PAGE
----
How music makes the brain happy
Music impacts us in ways that other sounds don’t, and for years now, scientists have been wondering why. Now they are finally beginning to find some answers. Using fMRI technology, they’re discovering why music can inspire such strong feelings and bind us so tightly to other people.“Music affects deep emotional centers in the brain, “ says Valorie Salimpoor, a neuroscientist at McGill University who studies the brain on music. “A single sound tone is not really pleasurable in itself; but if these sounds are organized over time in some sort of arrangement, it’s amazingly powerful.”
There’s another part of the brain that seeps dopamine, specifically just before those peak emotional moments in a song: the caudate nucleus, which is involved in the anticipation of pleasure. Presumably, the anticipatory pleasure comes from familiarity with the song—you have a memory of the song you enjoyed in the past embedded in your brain, and you anticipate the high points that are coming. This pairing of anticipation and pleasure is a potent combination, one that suggests we are biologically-driven to listen to music we like.
“It’s kind of like a roller coaster ride,” she says, “where you know what’s going to happen, but you can still be pleasantly surprised and enjoy it.”
Different notes for different folks
Other research on music supports Large’s theories. neuroscientists introduced different styles of songs to people and monitored brain activity. They found that music impacts many centers of the brain simultaneously; but, somewhat surprisingly, each style of music made its own pattern, with uptempo songs creating one kind of pattern, slower songs creating another, lyrical songs creating another, and so on. Even if people didn’t like the songs or didn’t have a lot of musical expertise, their brains still looked surprisingly similar to the brains of people who did.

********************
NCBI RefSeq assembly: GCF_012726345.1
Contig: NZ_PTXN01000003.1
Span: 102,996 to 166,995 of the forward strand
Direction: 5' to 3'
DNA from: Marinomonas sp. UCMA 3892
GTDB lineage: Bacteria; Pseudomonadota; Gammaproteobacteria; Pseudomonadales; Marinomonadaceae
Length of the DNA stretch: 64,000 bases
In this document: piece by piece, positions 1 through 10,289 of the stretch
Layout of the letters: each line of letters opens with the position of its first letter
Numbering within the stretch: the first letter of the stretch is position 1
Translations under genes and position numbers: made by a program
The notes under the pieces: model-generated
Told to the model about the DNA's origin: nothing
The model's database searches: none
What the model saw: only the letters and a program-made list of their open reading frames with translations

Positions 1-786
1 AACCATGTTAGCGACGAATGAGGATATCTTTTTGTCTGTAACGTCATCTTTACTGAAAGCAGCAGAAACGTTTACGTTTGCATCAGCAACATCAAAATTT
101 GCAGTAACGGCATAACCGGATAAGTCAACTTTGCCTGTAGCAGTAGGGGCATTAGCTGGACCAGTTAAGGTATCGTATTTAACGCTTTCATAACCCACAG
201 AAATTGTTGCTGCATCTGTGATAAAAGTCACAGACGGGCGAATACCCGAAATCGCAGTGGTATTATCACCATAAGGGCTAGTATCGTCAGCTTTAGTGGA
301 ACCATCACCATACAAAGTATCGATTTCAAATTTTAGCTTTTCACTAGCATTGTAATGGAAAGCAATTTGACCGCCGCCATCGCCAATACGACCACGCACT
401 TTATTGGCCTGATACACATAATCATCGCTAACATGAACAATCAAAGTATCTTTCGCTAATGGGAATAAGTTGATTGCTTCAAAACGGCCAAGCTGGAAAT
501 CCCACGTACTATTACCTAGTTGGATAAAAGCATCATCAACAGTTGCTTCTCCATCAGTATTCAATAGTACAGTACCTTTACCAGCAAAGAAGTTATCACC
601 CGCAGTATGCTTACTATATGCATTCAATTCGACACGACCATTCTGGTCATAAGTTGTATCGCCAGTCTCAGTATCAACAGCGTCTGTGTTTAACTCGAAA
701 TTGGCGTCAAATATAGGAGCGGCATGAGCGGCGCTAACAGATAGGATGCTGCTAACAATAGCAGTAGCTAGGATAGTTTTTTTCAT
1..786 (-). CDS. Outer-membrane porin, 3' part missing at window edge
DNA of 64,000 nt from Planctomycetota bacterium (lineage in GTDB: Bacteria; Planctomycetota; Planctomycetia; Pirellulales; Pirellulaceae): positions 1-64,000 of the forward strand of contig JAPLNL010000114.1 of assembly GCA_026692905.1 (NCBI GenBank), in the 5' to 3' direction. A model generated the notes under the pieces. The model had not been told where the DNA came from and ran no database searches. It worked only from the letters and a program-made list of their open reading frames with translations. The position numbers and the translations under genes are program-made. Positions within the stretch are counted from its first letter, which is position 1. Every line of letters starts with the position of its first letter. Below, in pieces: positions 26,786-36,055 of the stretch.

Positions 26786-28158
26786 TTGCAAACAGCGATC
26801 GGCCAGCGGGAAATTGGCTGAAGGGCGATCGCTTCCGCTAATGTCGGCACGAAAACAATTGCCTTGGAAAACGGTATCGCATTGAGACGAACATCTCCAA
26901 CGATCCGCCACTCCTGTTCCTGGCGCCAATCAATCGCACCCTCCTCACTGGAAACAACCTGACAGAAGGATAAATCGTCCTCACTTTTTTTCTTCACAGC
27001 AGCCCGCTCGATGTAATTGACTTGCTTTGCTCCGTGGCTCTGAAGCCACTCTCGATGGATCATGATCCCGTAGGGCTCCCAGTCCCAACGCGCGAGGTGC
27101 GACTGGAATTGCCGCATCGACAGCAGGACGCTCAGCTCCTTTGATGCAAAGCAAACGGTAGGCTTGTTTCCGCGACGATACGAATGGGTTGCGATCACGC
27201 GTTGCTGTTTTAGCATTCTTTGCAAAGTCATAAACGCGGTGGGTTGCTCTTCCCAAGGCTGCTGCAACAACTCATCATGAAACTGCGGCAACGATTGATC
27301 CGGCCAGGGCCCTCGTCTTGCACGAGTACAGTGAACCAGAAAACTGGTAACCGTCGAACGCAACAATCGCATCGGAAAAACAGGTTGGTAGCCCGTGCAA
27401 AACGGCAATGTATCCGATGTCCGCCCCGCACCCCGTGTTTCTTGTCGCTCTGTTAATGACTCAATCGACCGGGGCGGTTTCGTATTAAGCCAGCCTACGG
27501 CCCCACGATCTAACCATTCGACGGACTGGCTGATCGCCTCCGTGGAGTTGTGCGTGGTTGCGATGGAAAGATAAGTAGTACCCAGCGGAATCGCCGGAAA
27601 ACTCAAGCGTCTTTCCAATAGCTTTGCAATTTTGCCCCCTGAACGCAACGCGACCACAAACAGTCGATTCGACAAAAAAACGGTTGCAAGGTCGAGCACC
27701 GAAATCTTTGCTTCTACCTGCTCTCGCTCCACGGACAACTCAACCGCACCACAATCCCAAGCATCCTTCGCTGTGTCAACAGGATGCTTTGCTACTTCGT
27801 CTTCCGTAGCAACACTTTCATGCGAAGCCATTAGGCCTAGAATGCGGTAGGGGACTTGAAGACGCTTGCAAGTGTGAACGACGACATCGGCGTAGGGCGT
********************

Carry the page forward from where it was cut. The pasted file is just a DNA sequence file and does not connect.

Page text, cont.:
But if our brains all synch up when we hear the same basic dynamic differences in music, why don’t we all respond with the same pleasure?
Large, like Salimpoor, says that this difference in preference is due to how our neurons are wired together, which in turn is based on our own, personal history of listening to or performing music. Rhythm is all about predictability, he says, and our predictions about music start forming from a pretty early age onward. He points to the work of Erin Hannon at the University of Nevada who found that babies as young as 8 months old already tune into the rhythms of the music from their own cultural environment.
So while activity in the nucleus accumbens may signal emotional pleasure, it doesn’t explain it, says Large. Learning does. That’s why musicians—who’ve usually been exposed to more complicated musical patterns over time—tend to have more varied musical tastes and enjoy more avant-garde musical traditions than non-musicians. Social contexts are also important, he adds, and can affect your emotional responses.
“Liking is so subjective,” he says. “Music may not sound any different to you than to someone else, but you learn to associate it with something you like and you’ll experience a pleasure response.”
Perhaps that explains why I love “Solsbury Hill” so much. Not only does its unusual rhythm intrigue me—as a musician, I still have the urge to count it out from time to time—but it reminds me of where I was when I first heard the song: sitting next to a cute guy I had a crush on in college. No doubt my anticipatory pleasure centers were firing away for a multitude of reasons.